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Unformatted text preview: Chapter 15 Flow Over Bodies: Drag and Lift Lift 15-71C The contribution of viscous effects to lift is usually negligible for airfoils since the wall shear is parallel to the surfaces of such devices and thus nearly normal to the direction of lift. 15-72C When air flows past a symmetrical airfoil at zero angle of attack, ( a ) the lift will be zero, but ( b ) the drag acting on the airfoil will be nonzero. 15-73C When air flows past a nonsymmetrical airfoil at zero angle of attack, both the ( a ) lift and ( b ) drag acting on the airfoil will be nonzero. 15-74C When air flows past a symmetrical airfoil at an angle of attack of 5 , both the ( a ) lift and ( b ) drag acting on the airfoil will be nonzero. 15-75C The decrease of lift with an increase in the angle of attack is called stall . When the flow separates over nearly the entire upper half of the airfoil, the lift is reduced dramatically (the separation point is near the leading edge). Stall is caused by flow separation and the formation of a wide wake region over the top surface of the airfoil. The commercial aircraft are not allowed to fly at velocities near the stall velocity for safety reasons. Airfoils stall at high angles of attack (flow cannot negotiate the curve around the leading edge). If a plane stalls, it loses mush of its lift, and it can crash. 15-76C Both the lift and the drag of an airfoil increase with an increase in the angle of attack, but in general lift increases at a much higher rate than does the drag. 15-77C Flaps are used at the leading and trailing edges of the wings of large aircraft during takeoff and landing to alter the shape of the wings to maximize lift and to enable the aircraft to land or takeoff at low speeds. An aircraft can takeoff or land without flaps, but it can do so at very high velocities, which is undesirable during takeoff and landing. 15-78C Flaps increase both the lift and the drag of the wings. But the increase in drag during takeoff and landing is not much of a concern because of the relatively short time periods involved. This is the penalty we pay willingly to takeoff and land at safe speeds. 15-79C The effect of wing tip vortices is to increase drag (induced drag) and to decrease lift. This effect is also due to the downwash, which causes an effectively smaller angle of attack. 15-80C Induced drag is the additional drag caused by the tip vortices. The tip vortices have a lot of kinetic energy, all of which is wasted and is ultimately dissipated as heat in the air downstream. The induced drag can be reduced by using long and narrow wings. 15-81C When air is flowing past a spherical ball, the lift exerted on the ball will be zero if the ball is not spinning, and it will be nonzero if the ball is spinning about an axis normal to the free stream velocity (no lift will be generated if the ball is spinning about an axis parallel to the free stream velocity)....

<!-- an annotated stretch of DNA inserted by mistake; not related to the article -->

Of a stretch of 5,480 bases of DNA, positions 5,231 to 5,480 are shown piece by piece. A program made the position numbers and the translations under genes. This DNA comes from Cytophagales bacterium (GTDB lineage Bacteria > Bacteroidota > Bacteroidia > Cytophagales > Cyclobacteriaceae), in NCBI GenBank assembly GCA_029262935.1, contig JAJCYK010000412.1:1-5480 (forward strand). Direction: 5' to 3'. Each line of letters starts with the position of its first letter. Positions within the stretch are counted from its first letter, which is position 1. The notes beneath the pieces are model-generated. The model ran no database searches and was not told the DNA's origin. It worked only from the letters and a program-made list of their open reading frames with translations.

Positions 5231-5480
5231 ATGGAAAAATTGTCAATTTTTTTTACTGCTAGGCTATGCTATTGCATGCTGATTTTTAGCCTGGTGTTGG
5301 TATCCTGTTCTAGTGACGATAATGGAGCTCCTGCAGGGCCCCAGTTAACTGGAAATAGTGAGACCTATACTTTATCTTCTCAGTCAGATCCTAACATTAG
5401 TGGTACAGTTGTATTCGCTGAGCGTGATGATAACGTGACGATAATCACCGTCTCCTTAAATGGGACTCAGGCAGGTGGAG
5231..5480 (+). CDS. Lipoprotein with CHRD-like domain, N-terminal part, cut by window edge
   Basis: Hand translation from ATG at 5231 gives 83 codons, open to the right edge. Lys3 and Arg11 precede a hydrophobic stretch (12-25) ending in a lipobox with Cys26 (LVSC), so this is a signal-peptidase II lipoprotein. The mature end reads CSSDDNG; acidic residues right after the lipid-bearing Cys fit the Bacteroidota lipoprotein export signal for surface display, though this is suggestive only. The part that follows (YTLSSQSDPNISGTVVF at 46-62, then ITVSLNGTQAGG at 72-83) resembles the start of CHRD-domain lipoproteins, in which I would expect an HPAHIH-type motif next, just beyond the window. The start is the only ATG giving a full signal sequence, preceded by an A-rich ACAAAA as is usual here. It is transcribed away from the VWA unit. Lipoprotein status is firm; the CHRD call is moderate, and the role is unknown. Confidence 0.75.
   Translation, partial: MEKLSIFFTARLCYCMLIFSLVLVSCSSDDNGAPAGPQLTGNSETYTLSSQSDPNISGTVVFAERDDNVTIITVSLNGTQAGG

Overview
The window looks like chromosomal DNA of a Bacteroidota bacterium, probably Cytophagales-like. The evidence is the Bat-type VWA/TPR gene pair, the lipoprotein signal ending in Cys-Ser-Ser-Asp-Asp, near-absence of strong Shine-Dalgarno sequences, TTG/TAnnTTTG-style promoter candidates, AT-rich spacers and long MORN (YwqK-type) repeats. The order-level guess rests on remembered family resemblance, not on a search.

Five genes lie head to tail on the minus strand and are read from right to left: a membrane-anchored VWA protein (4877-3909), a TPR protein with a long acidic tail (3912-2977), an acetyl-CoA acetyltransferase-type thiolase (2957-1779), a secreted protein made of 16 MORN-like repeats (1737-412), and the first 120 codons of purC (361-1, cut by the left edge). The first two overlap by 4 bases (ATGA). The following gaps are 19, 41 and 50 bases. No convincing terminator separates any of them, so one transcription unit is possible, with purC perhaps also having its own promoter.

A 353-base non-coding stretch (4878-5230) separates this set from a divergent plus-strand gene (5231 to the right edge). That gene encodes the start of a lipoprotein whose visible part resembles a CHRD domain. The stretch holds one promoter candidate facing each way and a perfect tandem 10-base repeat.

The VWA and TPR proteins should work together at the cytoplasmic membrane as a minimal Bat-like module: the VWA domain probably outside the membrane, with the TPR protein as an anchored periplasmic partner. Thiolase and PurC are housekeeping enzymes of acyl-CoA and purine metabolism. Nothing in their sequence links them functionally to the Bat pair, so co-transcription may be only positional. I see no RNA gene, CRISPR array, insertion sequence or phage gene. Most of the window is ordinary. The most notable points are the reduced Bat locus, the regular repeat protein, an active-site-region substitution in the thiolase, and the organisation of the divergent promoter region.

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- Spring '08